A few things that stood out to me:
– Their scaffolding is seriously death-defying (or not). Ethiopia was the first time I saw anything like this and I thought it was a unique quirk of the country, but then I saw it in Benin and said a silent prayer for their construction workers, too.
– Juice bars are ubiquitous, and mixed juice smoothies served parfait-style is very popular (and delicious, especially when avocado is one of the layers).
I would think that having juice bars on every corner would be the bi-product of a country in which alcohol is prohibited, but that’s not the case. Maybe they just know that they lucked out in the local fruit lottery (papaya, mango, avocado, pineapple…) and are taking advantage of it?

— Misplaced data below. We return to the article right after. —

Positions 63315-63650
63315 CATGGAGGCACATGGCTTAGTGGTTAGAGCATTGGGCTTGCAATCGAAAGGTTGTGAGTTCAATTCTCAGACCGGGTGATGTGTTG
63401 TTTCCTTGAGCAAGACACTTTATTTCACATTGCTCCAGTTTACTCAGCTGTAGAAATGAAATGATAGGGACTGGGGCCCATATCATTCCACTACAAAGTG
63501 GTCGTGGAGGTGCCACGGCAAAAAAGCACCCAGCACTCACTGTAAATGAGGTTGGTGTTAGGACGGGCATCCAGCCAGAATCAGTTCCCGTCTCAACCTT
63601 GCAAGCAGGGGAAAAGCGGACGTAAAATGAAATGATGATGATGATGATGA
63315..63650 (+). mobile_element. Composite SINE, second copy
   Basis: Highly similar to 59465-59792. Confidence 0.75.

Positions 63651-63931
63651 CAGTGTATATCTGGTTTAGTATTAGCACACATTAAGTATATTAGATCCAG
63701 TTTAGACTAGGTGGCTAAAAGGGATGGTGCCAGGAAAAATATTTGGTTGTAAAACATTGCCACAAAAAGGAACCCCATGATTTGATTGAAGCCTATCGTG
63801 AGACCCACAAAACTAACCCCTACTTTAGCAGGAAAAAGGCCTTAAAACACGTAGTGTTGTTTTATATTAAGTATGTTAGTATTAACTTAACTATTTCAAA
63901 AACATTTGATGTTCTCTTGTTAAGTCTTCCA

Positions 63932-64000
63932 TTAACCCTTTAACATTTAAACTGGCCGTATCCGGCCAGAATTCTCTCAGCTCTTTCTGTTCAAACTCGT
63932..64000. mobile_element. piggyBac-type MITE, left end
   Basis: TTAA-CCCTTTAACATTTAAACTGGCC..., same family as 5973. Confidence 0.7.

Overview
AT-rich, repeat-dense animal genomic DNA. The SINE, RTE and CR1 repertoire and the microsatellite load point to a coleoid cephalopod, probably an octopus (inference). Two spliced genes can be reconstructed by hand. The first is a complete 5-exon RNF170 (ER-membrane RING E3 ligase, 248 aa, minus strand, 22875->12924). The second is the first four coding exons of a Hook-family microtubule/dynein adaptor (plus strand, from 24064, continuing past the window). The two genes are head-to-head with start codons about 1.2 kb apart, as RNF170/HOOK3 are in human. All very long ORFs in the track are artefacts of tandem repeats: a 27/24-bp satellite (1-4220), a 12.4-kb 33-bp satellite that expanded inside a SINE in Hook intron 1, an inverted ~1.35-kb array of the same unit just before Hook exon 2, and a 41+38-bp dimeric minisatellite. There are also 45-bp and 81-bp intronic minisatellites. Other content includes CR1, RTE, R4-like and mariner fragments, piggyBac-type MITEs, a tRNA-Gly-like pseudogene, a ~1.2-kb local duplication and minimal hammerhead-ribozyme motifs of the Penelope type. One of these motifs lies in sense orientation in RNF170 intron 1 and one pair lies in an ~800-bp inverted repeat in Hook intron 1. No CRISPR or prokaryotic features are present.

– As I mentioned before, Ethiopia is the only African country not to have been colonized by the West.
– Ethiopian cuisine is entirely unique.
The ancient grain, teff, is grown throughout Ethiopia and hardly anywhere else in the world. Since teff is what injera is made out of, and since injera is served with almost everything, it means that Ethiopian food tastes different than any other food on earth (except for maybe Eritrean?…).
Here’s a recent New York Times article about how Ethiopia is negotiating the tricky balance of bringing teff to the world market without rendering it out of reach of Ethiopians. (As was the case with quinoa in South America.)
– I have never seen anything like Ethiopian shoulder dancing, aka eskista:
I can’t say it (literally) moves me, but it does fascinate me.
– They use their own quirky clock (and their own calendar), and it definitely doesn’t match their official time zone. This article explains.